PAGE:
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Lockdowns reveal inequities in opportunities for walking activities

By Stephanie M. McPherson | Sociotechnical Systems Research Center

Lockdowns saved lives during the global SARS-CoV-2 pandemic. But as much as they have slowed the spread of Covid-19, there have been some unintended consequences.

New MIT research shows that lockdowns in 10 metropolitan areas throughout the United States led to a marked reduction in walking. These decreases were mostly seen among residents living in lower-income areas of the city, effectively reducing access to physical activity for minorities and people suffering from illnesses such as obesity and diabetes.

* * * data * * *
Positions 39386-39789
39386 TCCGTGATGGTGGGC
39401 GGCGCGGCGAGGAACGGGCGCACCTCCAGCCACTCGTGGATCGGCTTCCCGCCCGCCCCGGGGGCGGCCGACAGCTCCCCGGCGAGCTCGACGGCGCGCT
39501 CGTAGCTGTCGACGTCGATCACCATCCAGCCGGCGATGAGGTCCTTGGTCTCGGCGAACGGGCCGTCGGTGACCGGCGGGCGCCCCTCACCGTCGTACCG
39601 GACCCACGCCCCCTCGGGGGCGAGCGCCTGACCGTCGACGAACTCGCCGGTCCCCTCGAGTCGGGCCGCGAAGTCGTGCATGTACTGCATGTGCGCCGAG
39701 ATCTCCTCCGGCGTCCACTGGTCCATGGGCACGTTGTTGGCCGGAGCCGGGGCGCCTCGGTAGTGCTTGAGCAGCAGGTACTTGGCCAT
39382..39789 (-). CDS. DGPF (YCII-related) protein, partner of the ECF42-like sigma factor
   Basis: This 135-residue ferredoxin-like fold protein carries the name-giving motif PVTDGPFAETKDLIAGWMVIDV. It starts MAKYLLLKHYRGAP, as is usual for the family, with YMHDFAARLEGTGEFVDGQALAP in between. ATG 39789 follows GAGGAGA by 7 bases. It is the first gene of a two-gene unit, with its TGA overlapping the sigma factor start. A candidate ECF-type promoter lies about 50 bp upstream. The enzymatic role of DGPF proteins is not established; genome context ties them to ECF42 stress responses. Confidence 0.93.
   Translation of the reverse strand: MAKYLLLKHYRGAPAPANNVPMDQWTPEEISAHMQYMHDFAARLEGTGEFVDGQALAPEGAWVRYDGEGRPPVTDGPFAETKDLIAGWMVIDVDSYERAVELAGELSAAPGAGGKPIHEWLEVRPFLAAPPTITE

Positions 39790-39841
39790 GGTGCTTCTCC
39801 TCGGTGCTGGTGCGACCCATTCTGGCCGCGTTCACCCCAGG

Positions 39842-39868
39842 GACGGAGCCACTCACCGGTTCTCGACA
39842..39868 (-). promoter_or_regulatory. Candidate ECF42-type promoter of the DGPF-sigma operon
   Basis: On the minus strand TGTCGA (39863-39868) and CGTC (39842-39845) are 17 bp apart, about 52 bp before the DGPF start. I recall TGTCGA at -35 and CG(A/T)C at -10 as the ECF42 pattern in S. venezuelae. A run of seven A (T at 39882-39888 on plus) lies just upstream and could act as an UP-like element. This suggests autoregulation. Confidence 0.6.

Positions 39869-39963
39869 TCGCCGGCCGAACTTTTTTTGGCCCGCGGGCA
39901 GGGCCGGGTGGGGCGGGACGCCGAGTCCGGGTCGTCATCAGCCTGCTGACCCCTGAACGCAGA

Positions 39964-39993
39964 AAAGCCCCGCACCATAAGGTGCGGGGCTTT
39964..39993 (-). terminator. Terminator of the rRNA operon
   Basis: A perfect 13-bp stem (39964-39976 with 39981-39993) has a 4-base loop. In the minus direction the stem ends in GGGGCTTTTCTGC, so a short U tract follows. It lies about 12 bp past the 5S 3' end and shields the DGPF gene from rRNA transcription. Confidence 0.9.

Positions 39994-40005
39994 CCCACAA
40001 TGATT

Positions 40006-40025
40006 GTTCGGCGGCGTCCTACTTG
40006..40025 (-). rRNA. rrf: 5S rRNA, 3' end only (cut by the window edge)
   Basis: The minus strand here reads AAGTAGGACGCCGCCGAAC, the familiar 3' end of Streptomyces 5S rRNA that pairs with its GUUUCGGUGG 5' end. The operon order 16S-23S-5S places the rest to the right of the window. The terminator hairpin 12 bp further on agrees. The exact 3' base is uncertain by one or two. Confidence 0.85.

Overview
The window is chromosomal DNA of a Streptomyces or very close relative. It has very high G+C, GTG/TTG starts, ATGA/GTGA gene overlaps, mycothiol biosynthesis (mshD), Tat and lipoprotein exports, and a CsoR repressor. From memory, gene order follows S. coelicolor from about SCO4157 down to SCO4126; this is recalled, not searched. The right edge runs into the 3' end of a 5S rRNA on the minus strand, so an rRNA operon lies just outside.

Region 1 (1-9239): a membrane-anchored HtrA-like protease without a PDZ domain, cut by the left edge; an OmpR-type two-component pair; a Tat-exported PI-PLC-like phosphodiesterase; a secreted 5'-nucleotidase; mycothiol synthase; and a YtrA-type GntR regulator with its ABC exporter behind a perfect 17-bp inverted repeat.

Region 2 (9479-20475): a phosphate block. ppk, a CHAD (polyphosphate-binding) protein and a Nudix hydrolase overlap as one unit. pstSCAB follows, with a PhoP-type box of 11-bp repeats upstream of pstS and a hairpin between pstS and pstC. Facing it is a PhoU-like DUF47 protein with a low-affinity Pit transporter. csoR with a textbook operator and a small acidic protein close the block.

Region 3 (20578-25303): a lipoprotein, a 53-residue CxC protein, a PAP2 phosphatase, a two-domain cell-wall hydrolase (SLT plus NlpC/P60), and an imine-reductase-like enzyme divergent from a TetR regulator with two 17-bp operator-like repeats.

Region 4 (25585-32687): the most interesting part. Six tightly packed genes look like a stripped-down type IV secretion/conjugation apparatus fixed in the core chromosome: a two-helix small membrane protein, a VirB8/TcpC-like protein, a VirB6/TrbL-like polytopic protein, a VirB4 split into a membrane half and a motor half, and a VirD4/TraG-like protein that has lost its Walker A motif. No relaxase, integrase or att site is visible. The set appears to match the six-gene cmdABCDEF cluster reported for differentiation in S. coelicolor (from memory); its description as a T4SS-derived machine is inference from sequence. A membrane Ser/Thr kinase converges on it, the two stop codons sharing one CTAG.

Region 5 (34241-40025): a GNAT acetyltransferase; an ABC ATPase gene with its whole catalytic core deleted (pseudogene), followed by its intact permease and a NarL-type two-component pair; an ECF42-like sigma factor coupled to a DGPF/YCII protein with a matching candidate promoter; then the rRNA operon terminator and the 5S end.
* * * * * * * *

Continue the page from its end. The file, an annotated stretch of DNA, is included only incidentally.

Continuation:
“Walking is the cheapest, most accessible physical exercise that you can do,” says Esteban Moro, visiting research scientist in the MIT Connection Science Group and senior author on the Nature Communications paper published on June 16. “Places in which people have lower incomes, less park access, and more obesity prevalence were more affected by this walking reduction — which you can think of as another pandemic, the lack of access to affordable exercise.”

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